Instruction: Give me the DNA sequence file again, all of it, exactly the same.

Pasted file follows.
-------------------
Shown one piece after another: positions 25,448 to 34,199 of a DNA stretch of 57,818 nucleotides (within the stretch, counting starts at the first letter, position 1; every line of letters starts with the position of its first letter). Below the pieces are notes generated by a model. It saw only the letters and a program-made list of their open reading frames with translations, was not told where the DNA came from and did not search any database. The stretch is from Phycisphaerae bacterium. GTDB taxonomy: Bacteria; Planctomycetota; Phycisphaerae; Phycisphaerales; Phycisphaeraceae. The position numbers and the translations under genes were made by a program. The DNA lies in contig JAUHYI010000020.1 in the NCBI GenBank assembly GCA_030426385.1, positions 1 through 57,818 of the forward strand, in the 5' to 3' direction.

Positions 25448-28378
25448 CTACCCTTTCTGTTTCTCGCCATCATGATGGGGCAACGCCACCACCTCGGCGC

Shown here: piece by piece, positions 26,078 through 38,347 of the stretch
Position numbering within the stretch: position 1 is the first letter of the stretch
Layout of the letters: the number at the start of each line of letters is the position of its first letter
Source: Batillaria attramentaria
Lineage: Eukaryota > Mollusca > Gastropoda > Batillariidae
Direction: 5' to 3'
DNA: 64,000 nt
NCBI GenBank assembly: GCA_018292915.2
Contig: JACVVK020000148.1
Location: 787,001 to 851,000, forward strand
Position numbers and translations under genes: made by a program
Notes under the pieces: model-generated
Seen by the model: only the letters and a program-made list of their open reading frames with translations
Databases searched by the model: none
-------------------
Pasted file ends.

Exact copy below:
Shown one piece after another: positions 25,448 to 34,199 of a DNA stretch of 57,818 nucleotides (within the stretch, counting starts at the first letter, position 1; every line of letters starts with the position of its first letter). Below the pieces are notes generated by a model. It saw only the letters and a program-made list of their open reading frames with translations, was not told where the DNA came from and did not search any database. The stretch is from Phycisphaerae bacterium. GTDB taxonomy: Bacteria; Planctomycetota; Phycisphaerae; Phycisphaerales; Phycisphaeraceae. The position numbers and the translations under genes were made by a program. The DNA lies in contig JAUHYI010000020.1 in the NCBI GenBank assembly GCA_030426385.1, positions 1 through 57,818 of the forward strand, in the 5' to 3' direction.

Positions 25448-28378
25448 CTACCCTTTCTGTTTCTCGCCATCATGATGGGGCAACGCCACCACCTCGGCGC

Shown here: piece by piece, positions 26,078 through 38,347 of the stretch
Position numbering within the stretch: position 1 is the first letter of the stretch
Layout of the letters: the number at the start of each line of letters is the position of its first letter
Source: Batillaria attramentaria
Lineage: Eukaryota > Mollusca > Gastropoda > Batillariidae
Direction: 5' to 3'
DNA: 64,000 nt
NCBI GenBank assembly: GCA_018292915.2
Contig: JACVVK020000148.1
Location: 787,001 to 851,000, forward strand
Position numbers and translations under genes: made by a program
Notes under the pieces: model-generated
Seen by the model: only the letters and a program-made list of their open reading frames with translations
Databases searched by the model: none